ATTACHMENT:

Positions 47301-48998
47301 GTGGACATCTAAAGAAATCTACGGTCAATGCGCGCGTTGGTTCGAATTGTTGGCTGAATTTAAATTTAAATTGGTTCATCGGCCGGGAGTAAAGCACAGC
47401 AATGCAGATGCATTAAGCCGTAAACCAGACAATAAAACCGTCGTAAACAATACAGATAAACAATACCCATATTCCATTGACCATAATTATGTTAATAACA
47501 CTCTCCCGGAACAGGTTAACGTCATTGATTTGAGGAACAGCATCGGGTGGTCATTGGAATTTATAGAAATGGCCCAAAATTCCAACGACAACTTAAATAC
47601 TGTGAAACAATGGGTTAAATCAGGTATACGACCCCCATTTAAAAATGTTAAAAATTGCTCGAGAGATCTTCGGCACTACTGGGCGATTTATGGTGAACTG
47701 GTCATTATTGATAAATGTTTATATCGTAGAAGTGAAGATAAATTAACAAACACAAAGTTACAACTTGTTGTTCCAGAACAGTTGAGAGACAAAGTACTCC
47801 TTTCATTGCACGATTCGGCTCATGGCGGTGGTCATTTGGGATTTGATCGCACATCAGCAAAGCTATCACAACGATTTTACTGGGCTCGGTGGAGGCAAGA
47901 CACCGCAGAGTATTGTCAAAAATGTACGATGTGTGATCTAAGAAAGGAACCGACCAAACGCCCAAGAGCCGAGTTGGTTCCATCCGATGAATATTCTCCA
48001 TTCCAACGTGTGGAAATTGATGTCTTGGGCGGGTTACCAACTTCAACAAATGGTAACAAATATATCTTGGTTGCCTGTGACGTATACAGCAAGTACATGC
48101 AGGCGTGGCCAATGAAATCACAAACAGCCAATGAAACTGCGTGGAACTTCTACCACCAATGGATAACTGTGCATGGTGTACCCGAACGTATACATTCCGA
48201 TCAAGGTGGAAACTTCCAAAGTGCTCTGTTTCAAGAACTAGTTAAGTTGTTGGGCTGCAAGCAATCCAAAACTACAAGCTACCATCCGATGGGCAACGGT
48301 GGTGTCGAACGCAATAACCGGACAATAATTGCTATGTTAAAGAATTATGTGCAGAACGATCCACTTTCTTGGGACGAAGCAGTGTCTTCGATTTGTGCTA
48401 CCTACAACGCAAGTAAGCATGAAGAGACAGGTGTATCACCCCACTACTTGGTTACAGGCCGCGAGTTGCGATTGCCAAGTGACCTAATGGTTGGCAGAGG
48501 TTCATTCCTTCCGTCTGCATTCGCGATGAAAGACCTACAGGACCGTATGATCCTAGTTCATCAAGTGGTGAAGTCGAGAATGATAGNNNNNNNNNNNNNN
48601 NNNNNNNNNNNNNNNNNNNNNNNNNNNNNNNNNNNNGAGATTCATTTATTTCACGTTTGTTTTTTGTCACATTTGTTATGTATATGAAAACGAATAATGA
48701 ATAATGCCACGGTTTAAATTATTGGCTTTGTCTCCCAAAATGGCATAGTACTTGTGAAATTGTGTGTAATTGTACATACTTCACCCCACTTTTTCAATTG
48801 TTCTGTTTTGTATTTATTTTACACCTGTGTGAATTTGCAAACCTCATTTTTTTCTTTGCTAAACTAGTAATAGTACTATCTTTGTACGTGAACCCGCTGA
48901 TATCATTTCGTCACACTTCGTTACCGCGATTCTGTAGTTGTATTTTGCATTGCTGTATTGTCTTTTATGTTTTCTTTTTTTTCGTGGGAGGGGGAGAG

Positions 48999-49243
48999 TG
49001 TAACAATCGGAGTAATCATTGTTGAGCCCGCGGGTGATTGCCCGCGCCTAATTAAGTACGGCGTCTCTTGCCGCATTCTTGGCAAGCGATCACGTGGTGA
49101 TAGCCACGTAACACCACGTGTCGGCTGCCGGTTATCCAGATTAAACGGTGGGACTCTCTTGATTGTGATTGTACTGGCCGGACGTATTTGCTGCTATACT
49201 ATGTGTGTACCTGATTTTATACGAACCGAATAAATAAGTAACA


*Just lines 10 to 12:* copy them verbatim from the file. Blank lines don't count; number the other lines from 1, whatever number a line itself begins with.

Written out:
48101 AGGCGTGGCCAATGAAATCACAAACAGCCAATGAAACTGCGTGGAACTTCTACCACCAATGGATAACTGTGCATGGTGTACCCGAACGTATACATTCCGA
48201 TCAAGGTGGAAACTTCCAAAGTGCTCTGTTTCAAGAACTAGTTAAGTTGTTGGGCTGCAAGCAATCCAAAACTACAAGCTACCATCCGATGGGCAACGGT
48301 GGTGTCGAACGCAATAACCGGACAATAATTGCTATGTTAAAGAATTATGTGCAGAACGATCCACTTTCTTGGGACGAAGCAGTGTCTTCGATTTGTGCTA